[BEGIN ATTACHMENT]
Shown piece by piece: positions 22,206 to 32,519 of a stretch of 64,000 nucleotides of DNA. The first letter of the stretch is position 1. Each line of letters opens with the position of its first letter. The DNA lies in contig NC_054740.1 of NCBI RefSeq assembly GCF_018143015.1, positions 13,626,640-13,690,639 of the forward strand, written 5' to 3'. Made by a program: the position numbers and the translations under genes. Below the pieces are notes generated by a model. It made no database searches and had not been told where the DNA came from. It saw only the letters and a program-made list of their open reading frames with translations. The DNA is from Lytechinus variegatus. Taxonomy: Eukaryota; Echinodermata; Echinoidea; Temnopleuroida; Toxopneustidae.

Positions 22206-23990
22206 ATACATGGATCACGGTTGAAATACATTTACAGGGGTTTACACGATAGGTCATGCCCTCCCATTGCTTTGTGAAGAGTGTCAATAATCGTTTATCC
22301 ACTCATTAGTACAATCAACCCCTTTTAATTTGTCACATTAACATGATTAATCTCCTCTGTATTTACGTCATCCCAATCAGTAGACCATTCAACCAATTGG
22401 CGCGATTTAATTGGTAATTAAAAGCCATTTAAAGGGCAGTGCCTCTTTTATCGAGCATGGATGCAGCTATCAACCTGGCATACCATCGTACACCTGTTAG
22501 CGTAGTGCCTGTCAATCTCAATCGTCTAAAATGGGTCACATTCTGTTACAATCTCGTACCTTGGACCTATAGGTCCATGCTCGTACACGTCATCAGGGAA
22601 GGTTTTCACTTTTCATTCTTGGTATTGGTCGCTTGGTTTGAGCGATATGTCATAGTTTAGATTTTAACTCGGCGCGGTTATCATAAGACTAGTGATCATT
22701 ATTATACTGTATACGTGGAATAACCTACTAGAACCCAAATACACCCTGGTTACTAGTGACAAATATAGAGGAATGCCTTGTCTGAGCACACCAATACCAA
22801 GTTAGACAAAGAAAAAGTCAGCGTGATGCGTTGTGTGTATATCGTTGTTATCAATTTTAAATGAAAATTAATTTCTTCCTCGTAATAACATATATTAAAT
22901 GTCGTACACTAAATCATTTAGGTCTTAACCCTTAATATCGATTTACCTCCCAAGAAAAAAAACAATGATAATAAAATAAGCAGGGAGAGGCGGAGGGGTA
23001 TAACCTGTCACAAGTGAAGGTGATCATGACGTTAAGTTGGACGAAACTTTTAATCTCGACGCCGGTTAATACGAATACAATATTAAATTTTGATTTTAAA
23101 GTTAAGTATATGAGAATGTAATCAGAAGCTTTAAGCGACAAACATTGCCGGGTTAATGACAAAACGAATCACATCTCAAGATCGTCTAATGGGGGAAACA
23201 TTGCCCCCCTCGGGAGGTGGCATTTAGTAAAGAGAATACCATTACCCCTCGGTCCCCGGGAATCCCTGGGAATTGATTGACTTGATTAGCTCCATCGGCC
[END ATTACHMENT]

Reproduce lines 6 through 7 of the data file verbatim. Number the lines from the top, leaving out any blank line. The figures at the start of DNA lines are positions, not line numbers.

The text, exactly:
22501 CGTAGTGCCTGTCAATCTCAATCGTCTAAAATGGGTCACATTCTGTTACAATCTCGTACCTTGGACCTATAGGTCCATGCTCGTACACGTCATCAGGGAA
22601 GGTTTTCACTTTTCATTCTTGGTATTGGTCGCTTGGTTTGAGCGATATGTCATAGTTTAGATTTTAACTCGGCGCGGTTATCATAAGACTAGTGATCATT